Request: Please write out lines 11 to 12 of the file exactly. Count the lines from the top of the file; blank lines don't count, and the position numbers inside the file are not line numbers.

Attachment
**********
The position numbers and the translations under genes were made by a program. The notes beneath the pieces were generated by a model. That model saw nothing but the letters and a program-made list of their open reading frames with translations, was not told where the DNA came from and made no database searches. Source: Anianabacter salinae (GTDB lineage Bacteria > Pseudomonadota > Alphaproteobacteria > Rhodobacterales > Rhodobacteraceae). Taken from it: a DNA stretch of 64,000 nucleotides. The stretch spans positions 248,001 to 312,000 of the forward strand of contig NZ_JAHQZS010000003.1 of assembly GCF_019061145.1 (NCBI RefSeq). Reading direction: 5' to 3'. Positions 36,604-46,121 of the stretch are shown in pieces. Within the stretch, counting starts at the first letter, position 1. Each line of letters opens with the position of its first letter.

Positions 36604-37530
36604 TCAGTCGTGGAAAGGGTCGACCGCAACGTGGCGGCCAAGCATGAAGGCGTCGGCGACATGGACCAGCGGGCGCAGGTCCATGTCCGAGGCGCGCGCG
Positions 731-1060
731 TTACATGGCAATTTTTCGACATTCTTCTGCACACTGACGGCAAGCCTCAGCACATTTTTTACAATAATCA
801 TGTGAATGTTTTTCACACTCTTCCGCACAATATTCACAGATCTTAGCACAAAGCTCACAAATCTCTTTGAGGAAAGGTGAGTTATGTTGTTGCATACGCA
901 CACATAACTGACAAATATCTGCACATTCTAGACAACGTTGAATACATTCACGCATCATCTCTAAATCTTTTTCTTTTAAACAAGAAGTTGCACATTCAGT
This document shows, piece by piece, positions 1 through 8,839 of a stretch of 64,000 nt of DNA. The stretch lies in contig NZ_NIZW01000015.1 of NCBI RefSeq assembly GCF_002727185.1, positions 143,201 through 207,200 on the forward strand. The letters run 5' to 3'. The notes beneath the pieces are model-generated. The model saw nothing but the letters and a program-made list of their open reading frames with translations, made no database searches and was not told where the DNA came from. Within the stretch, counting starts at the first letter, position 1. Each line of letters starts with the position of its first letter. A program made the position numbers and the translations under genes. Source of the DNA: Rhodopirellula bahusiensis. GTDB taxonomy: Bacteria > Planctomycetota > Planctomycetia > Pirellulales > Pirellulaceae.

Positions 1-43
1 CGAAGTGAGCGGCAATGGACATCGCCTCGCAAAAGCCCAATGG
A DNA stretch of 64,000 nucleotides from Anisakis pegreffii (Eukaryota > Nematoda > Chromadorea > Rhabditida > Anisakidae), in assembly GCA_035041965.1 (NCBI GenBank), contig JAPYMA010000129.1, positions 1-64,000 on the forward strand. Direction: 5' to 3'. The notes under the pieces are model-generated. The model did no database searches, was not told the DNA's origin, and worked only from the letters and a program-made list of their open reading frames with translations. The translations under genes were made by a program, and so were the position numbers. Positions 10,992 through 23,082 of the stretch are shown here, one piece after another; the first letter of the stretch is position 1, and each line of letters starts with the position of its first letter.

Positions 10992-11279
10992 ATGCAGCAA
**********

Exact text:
A DNA stretch of 64,000 nucleotides from Anisakis pegreffii (Eukaryota > Nematoda > Chromadorea > Rhabditida > Anisakidae), in assembly GCA_035041965.1 (NCBI GenBank), contig JAPYMA010000129.1, positions 1-64,000 on the forward strand. Direction: 5' to 3'. The notes under the pieces are model-generated. The model did no database searches, was not told the DNA's origin, and worked only from the letters and a program-made list of their open reading frames with translations. The translations under genes were made by a program, and so were the position numbers. Positions 10,992 through 23,082 of the stretch are shown here, one piece after another; the first letter of the stretch is position 1, and each line of letters starts with the position of its first letter.

Positions 10992-11279